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Former Scotland Yard Detective Peter Bleksley has backed Ed Sheeran's claims about "sketchy London", claiming the city is becoming "increasingly lawless".

In an interview with American stand-up comedian, Theo Von, the Shape Of You singer said "every area of London" is at risk of robbery and theft.

When asked what the most "dangerous area" of the capital is, Sheeran replied: "I'd say every every area of London, literally every area is sketchy. The nice areas are sketchy, the bad areas are sketchy, but you just have to not do stupid s***.

"If you wander around with a Louis Vuitton duffel bag and a £200,000 watch, you are going to get robbed. Just don't do that."

Reacting to the claims, former Scotland Yard Detective Peter Bleksley admitted that although Sheeran is right in his claims, he joked that it "makes him sick to his stomach" to be siding with the pop star.

Discussing the remarks, Bleksley told GB News host Camilla Tominey: "It sickens me to the very pit of my stomach to say that Ed Sheeran is right.

"I want anybody who's been successful and can afford a luxury watch and a nice bag to be able to walk around our great city without fear of being robbed. But sadly, the crime statistics show that there are increasing numbers of violent crime in the city."

Noting the rising crime rates in London in recent years, Bleksley stated that the "very unpalatable beat of increasing crime goes on", including a "huge amount of fraud" and "other serious crimes against women and girls".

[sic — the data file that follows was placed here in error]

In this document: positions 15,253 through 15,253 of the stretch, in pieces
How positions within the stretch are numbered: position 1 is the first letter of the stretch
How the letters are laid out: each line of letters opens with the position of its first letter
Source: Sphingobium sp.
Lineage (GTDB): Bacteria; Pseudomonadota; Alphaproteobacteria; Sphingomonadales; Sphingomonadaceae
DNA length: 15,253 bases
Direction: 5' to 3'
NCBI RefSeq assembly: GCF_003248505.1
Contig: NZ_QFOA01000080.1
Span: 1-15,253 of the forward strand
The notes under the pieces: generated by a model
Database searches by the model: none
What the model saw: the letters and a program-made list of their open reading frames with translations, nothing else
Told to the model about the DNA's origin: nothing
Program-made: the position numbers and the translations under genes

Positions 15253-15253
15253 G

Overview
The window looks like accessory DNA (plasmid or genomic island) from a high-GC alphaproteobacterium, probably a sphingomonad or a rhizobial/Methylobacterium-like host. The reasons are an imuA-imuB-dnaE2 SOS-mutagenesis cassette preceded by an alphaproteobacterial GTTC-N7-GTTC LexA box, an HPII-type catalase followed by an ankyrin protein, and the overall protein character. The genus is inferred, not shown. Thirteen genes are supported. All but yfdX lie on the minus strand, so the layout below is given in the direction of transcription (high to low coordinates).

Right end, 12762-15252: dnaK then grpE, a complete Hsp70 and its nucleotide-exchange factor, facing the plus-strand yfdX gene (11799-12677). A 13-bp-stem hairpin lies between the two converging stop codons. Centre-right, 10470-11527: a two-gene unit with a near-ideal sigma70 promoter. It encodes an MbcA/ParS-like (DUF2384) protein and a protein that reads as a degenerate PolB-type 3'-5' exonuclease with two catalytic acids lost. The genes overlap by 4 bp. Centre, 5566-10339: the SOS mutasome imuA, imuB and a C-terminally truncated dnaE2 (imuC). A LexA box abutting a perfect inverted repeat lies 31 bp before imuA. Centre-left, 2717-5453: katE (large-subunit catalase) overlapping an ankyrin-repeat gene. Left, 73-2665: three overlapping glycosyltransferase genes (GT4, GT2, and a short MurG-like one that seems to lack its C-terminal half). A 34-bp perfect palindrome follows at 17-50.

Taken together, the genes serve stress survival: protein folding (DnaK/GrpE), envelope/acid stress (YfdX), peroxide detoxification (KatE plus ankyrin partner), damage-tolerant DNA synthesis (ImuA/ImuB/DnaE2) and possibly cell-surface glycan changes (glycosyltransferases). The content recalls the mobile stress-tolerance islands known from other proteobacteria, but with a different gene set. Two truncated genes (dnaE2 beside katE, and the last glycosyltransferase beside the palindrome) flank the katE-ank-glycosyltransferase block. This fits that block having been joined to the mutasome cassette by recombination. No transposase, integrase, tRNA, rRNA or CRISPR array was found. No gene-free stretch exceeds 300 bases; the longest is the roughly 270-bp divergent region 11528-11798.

When asked by Camilla how crime in London has changed over the last 20 years, Bleksley confirmed that it is "no longer the case" that people "feel safe when walking around Oxford Circus and Bond Street".


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Bleksley explained: "The actual truth of the matter is some of the more better to do areas were policed better by the Metropolitan Police than others. Officers would particularly be put in places where there was great wealth.

"Now, unfortunately, the truth of the matter is so much crime is unreported and this is really kind of the elephant in the room. There are so many people who I speak to on a daily basis who are victims of crime in our great city.

"And when I say to them in a pleading tone, 'did you report this to the police?' The answer, inevitably, is 'what's the point?'"

Camilla said the inability Londoners feel in reporting crimes is a "terrible indictment" and also highlighted how 600 police stations have been closed across the UK in recent years as a result of Conservative leadership.

Bleksley then concluded that the collapse of the Metropolitan Police is not just a result of the station closures, but also the "academic takeover" in 1997.

The former detective told GB News: "The essence of the collapse of the policing model as it used to be was 20 to 30 years ago, when the academics took over.

"Senior police officers these days are loaded with degrees and MBAs and suchlike, and if you want to get promoted through the ranks, you have to be an academic. Whereas practical policing people who have worked their way steadily through the ranks will be bypassed, because they simply do not have the necessary academic qualifications. Academia is everywhere in policing and it's never been in a worse state."

When asked about the rise in low-level crimes such as shoplifting across the UK, Bleksley concluded that "the streets are increasingly lawless and policing is in chaos".

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